15A. (1) Where any person is on remand under the provisions of subsection (2) of section 15, or section 19 (a), notwithstanding any other provision of this Act or any other law, the Secretary to the Ministry of the Minister in charge of the subject of Defense may, if he is of opinion that it is necessary or expedient so to do, in the interests of national security or public order, make Order, … that such person be kept in the custody of any authority, in such place and subject to such conditions as may be determined by him having regard to such interests.
(2) Any Order made under subsection (1) shall be communicated to the High Court and to the Commissioner of Prisons and it shall be the duty of such Commissioner, to deliver the custody of such person to the authority specified in such order and the provisions of the Prisons Ordinance shall cease to apply in relation to the custody of such person.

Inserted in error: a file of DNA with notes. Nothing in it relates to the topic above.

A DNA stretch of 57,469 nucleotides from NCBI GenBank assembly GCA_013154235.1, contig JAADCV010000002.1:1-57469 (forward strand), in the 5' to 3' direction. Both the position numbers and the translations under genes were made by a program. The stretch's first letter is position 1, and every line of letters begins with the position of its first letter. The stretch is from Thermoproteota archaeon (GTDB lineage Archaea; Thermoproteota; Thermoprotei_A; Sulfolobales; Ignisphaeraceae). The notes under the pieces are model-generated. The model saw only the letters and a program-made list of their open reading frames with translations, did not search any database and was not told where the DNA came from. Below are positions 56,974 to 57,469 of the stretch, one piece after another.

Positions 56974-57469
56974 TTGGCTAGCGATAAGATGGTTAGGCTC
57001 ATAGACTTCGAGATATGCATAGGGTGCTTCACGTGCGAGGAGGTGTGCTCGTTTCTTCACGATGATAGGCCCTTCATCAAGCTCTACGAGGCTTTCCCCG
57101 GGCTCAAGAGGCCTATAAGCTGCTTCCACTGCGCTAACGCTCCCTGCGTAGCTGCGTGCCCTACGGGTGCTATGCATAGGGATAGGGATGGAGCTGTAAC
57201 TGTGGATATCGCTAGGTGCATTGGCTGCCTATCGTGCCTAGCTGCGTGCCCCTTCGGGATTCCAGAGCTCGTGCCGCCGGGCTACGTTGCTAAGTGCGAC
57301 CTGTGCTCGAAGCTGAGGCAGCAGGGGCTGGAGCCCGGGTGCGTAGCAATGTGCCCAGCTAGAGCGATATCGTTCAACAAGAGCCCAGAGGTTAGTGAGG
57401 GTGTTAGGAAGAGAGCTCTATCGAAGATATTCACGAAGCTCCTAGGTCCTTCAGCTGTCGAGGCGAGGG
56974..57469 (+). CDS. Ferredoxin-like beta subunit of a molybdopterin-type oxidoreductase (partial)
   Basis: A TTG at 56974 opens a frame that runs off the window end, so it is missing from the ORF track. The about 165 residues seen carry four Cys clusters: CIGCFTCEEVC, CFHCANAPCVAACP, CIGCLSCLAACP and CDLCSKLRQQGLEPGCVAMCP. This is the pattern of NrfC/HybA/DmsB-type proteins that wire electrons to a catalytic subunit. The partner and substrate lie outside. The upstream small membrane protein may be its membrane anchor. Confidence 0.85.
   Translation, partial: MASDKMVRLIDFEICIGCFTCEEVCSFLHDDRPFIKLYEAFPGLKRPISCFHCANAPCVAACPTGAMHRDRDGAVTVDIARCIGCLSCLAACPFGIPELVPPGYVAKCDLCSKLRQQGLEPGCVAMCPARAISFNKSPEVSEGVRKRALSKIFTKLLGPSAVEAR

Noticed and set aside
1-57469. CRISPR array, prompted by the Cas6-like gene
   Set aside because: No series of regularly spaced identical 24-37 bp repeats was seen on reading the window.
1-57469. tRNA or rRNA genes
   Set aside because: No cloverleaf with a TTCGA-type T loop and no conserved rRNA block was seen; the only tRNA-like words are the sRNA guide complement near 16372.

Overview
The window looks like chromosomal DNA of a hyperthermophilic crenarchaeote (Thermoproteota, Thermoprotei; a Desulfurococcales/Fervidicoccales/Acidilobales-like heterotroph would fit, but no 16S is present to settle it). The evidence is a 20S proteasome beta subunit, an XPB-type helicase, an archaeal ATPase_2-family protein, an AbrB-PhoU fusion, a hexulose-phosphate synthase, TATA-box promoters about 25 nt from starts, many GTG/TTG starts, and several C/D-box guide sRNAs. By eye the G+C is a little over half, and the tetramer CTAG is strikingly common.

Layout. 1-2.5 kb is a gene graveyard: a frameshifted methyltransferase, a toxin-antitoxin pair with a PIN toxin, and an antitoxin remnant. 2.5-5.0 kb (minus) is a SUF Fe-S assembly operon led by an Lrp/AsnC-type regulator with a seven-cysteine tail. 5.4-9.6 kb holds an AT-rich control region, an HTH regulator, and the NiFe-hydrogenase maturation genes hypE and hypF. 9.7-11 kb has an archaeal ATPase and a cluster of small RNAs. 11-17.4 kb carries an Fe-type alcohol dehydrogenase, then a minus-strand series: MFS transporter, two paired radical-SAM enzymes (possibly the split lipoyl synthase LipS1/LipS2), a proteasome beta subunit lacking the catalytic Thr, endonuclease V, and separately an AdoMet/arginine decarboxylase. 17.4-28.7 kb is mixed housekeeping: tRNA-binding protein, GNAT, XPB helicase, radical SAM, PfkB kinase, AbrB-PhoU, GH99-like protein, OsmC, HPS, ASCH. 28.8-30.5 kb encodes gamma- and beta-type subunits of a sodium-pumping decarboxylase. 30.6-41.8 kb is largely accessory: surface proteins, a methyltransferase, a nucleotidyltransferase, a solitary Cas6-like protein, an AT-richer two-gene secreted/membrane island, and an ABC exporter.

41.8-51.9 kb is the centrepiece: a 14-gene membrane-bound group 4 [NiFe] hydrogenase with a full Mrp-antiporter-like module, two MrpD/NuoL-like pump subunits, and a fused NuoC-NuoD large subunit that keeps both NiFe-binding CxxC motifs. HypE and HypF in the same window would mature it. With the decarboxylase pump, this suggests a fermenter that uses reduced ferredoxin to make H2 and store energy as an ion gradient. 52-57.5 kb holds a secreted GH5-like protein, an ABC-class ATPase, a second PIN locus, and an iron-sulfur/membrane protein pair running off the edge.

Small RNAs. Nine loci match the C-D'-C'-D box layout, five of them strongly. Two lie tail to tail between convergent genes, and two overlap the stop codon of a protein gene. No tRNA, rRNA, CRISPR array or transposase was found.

19. Notwithstanding the provisions of any other written law[:]
(a) every person convicted by any court of any offence under this Act shall, notwithstanding that he has lodged a petition of appeal against his conviction or the sentence imposed on him, be kept on remand until the determination of the appeal;
Provided, however, that the Court of Appeal may in exceptional circumstances release on bail any such person referred to in paragraph (a) subject to such conditions as the Court of Appeal may deem fit, or vary or suspend any order referred to in paragraph (6).
20. Notwithstanding anything [in the] Code of Criminal Procedure Act[:]
(a) the provisions of section 303 of that Act [relating to the suspension of sentences] shall not apply in the case of any person who is convicted;